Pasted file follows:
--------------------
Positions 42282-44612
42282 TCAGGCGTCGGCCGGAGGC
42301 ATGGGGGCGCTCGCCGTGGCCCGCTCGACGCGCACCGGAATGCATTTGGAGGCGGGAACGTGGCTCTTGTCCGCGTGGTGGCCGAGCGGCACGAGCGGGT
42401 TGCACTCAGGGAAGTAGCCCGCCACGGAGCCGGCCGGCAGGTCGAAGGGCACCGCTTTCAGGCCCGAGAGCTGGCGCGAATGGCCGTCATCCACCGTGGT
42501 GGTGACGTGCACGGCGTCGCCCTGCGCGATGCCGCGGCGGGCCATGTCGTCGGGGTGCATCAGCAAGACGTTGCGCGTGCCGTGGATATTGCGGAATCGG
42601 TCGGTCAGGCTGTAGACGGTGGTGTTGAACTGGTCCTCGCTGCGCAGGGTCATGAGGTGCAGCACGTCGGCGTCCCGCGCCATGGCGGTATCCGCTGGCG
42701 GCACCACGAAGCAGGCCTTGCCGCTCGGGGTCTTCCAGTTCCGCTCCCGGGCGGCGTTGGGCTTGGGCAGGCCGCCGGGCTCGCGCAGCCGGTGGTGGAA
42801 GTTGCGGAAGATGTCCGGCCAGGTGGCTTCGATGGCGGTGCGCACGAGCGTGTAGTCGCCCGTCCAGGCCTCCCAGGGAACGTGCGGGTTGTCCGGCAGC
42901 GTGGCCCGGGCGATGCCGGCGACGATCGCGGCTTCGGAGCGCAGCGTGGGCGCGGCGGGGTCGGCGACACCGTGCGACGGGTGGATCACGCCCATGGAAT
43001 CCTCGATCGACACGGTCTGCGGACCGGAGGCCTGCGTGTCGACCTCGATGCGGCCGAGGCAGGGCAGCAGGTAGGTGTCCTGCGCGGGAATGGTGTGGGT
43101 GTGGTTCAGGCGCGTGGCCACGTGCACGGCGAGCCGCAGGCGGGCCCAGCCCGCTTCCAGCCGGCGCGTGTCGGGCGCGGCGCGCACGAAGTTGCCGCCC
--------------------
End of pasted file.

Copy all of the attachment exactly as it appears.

Positions 42282-44612
42282 TCAGGCGTCGGCCGGAGGC
42301 ATGGGGGCGCTCGCCGTGGCCCGCTCGACGCGCACCGGAATGCATTTGGAGGCGGGAACGTGGCTCTTGTCCGCGTGGTGGCCGAGCGGCACGAGCGGGT
42401 TGCACTCAGGGAAGTAGCCCGCCACGGAGCCGGCCGGCAGGTCGAAGGGCACCGCTTTCAGGCCCGAGAGCTGGCGCGAATGGCCGTCATCCACCGTGGT
42501 GGTGACGTGCACGGCGTCGCCCTGCGCGATGCCGCGGCGGGCCATGTCGTCGGGGTGCATCAGCAAGACGTTGCGCGTGCCGTGGATATTGCGGAATCGG
42601 TCGGTCAGGCTGTAGACGGTGGTGTTGAACTGGTCCTCGCTGCGCAGGGTCATGAGGTGCAGCACGTCGGCGTCCCGCGCCATGGCGGTATCCGCTGGCG
42701 GCACCACGAAGCAGGCCTTGCCGCTCGGGGTCTTCCAGTTCCGCTCCCGGGCGGCGTTGGGCTTGGGCAGGCCGCCGGGCTCGCGCAGCCGGTGGTGGAA
42801 GTTGCGGAAGATGTCCGGCCAGGTGGCTTCGATGGCGGTGCGCACGAGCGTGTAGTCGCCCGTCCAGGCCTCCCAGGGAACGTGCGGGTTGTCCGGCAGC
42901 GTGGCCCGGGCGATGCCGGCGACGATCGCGGCTTCGGAGCGCAGCGTGGGCGCGGCGGGGTCGGCGACACCGTGCGACGGGTGGATCACGCCCATGGAAT
43001 CCTCGATCGACACGGTCTGCGGACCGGAGGCCTGCGTGTCGACCTCGATGCGGCCGAGGCAGGGCAGCAGGTAGGTGTCCTGCGCGGGAATGGTGTGGGT
43101 GTGGTTCAGGCGCGTGGCCACGTGCACGGCGAGCCGCAGGCGGGCCCAGCCCGCTTCCAGCCGGCGCGTGTCGGGCGCGGCGCGCACGAAGTTGCCGCCC